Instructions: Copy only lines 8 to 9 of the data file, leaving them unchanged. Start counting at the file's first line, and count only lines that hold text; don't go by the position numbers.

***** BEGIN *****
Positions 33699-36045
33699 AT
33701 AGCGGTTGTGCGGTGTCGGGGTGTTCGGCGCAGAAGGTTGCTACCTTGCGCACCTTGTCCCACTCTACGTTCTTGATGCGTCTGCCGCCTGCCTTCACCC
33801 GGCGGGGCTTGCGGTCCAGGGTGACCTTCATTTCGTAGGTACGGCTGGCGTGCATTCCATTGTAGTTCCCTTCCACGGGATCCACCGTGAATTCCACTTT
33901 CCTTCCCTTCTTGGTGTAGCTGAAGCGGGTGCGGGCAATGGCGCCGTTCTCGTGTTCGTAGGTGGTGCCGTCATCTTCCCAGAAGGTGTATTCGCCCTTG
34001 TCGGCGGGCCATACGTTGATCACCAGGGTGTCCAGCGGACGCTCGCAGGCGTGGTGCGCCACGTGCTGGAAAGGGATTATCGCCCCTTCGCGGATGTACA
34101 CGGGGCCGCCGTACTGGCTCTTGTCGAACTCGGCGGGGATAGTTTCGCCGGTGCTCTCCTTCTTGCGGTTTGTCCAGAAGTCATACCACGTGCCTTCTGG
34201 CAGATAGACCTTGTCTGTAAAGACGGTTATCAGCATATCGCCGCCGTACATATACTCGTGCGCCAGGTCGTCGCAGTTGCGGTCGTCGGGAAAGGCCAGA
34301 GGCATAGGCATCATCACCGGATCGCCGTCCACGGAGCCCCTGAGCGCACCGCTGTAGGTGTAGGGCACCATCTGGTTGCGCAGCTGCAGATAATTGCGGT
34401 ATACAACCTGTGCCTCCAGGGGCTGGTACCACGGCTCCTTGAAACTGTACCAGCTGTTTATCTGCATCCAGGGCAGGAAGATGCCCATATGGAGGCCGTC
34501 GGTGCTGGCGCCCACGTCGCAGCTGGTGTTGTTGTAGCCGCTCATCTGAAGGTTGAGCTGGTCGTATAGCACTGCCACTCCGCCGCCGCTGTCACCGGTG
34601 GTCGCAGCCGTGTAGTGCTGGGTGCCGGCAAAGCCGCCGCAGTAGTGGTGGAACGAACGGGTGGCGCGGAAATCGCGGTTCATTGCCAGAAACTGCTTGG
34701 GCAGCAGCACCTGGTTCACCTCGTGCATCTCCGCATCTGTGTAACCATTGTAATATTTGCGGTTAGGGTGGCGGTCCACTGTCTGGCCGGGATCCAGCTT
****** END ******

34201 CAGATAGACCTTGTCTGTAAAGACGGTTATCAGCATATCGCCGCCGTACATATACTCGTGCGCCAGGTCGTCGCAGTTGCGGTCGTCGGGAAAGGCCAGA
34301 GGCATAGGCATCATCACCGGATCGCCGTCCACGGAGCCCCTGAGCGCACCGCTGTAGGTGTAGGGCACCATCTGGTTGCGCAGCTGCAGATAATTGCGGT